Blockchain was to the fore at The Monetary Authority of Singapore (MAS) and Association of Banks in Singapore (ABS) inaugural FinTech Festival. With more than 11,000 participants from more than 50 countries, the festival aimed to promote Singapore as a fintech hub and facilitate collaboration within the fintech community in Asia. Ann Lim reports
Payments was a recurring feature at the festival, as both a topic of discussion at the conference as well as a service offering by participating fintech firms. The MAS also made several key announcements regarding payment initiatives at the event.
The first announcement was that the MAS would be partnering with several parties – blockchain technology company R3, the Singapore Exchange (SGX), payments technology provider BCS Information Systems and a consortium of financial institutions – on a proof-of-concept project to use blockchain technology for interbank payments. The consortium includes Bank of America Merrill Lynch, Bank of Tokyo-Mitsubishi UFJ, Credit Suisse, DBS, HSBC, JPMorgan, OCBC and United Overseas Bank. SGX is a member of the consortium and is the first Asian exchange in R3.
According to the MAS’s managing director – Ravi Menon – this marks the monetary authority’s first step in exploring how they can harness the potential of a digital currency issued by the central bank. He also added that the next phase of the project would involve foreign currency transactions, potentially with support from another central bank. This industry-wide collaboration is aimed to advance Singapore’s vision of a Smart Financial Centre, which was laid out last year and earmarked as an integral part of the city state’s Smart Nation ambition.
Kelvin Tan – SGX’s head of fintech and data – weighed in: “Fintech has the power to transform the face of global financial services as immensely as the internet has changed media, gaming and entertainment.”
Tan added that blockchain technology has the potential to make transactions and processes more robust, transparent and at a lower cost.
Apart from that, Menon also announced that the MAS has and will be introducing other fintech-related regulatory initiatives, including activity-based regulation of payments innovations. He noted that some of the most visible fintech innovations are taking place in the payments space: “They are making payments cheaper, faster, better – delighting consumers and giving the banks a run for their money.” However, many of these e-wallet solutions are currently caught under two separate pieces of regulation in Singapore.
Hence, the MAS will streamline the licensing of payment services under a single activity-based modular framework. Moving forward, only one licence would be required to conduct different kinds of payment activities. Also, a licensee would be required to meet only those regulations pertinent to the specific payment activities that it undertakes – rather than the full gamut of payments regulations.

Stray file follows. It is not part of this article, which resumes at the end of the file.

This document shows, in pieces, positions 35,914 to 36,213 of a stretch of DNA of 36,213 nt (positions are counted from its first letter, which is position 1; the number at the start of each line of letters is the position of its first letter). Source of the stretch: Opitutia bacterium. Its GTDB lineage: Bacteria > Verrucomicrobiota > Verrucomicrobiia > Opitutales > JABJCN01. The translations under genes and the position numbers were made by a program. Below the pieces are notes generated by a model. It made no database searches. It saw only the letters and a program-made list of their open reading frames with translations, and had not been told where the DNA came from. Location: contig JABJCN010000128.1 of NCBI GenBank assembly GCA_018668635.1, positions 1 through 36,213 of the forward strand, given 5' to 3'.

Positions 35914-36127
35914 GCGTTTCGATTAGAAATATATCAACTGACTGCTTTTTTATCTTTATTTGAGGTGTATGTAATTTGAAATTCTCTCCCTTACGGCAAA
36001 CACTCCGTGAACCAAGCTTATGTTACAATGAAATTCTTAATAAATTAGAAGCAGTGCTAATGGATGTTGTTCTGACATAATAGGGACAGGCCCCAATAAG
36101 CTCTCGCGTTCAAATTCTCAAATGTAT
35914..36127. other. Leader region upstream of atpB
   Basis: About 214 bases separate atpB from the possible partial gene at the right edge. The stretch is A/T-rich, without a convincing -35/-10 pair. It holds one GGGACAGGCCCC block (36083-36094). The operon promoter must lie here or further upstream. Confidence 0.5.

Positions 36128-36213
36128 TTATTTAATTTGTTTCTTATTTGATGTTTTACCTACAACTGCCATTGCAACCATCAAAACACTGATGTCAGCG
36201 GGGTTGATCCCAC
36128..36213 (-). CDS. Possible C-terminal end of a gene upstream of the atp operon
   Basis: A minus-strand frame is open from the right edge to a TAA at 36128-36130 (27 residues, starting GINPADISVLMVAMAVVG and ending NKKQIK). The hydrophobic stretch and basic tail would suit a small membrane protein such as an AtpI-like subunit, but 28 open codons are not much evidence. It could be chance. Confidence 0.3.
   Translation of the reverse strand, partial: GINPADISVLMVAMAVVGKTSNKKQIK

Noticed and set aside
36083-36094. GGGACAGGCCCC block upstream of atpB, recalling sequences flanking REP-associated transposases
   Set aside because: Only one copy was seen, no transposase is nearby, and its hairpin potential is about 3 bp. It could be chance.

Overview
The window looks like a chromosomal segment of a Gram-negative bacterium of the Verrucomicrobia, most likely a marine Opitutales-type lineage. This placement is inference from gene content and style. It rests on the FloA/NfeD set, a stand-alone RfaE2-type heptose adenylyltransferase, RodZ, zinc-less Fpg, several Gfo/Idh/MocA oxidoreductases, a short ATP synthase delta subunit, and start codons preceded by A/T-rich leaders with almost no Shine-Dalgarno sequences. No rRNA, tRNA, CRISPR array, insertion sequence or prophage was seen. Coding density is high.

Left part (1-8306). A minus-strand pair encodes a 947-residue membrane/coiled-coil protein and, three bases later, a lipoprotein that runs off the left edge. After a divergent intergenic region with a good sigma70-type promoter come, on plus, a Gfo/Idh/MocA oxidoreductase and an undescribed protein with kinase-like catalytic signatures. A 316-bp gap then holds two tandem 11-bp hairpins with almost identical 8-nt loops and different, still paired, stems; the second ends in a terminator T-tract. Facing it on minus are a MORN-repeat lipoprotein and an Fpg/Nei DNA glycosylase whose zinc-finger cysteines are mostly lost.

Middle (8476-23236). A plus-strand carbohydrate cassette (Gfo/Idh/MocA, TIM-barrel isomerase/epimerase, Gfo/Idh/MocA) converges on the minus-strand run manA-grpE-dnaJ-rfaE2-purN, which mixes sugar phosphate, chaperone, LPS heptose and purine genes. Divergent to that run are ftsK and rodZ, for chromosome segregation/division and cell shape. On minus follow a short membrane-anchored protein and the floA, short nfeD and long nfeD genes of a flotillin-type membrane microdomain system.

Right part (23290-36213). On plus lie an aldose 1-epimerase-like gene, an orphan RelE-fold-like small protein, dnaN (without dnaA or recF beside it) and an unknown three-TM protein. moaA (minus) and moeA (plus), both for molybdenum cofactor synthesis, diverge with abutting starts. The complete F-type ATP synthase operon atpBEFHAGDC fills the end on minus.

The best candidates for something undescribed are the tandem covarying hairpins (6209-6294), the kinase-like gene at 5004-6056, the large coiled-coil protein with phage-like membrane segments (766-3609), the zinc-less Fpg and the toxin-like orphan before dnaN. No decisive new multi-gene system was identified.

Licensing initiatives aside, there are also a number of infrastructure initiatives underway for e-payments – the ABS is working on two key initiatives.
The first initiative is a Central Addressing Scheme (CAS) that would allow payment using the recipient’s mobile number, national ID number, email address or social media address – all without the need to know the recipient’s bank or bank account number. The second undertaking involves developing a Unified Point-of-Sale (UPOS) terminal that would allow a merchant to accept all major card brands – including those that are contactless or embedded in smartphones.
Menon pointed out that Singapore has a world-class infrastructure for electronic payments in the form of FAST (Fast and Secure Transfers) – a 24/7 real-time interbank fund transfer system. He followed this up with a problem statement: “But it is grossly underutilised and Singapore is still heavily dependent on cash and cheques as means of payments.” This serves as an imperative for ABS to work on the aforementioned two key initiatives to make electronic payments seamless and convenient for everyone.
But the fintech festival is just the tip of the iceberg to grow Singapore’s fintech ecosystem: the MAS recently signed fintech cooperation agreements with India and South Korea to explore joint innovation projects in areas such as digital payments, blockchain, big data and mobile payments – a sign of bigger things to come.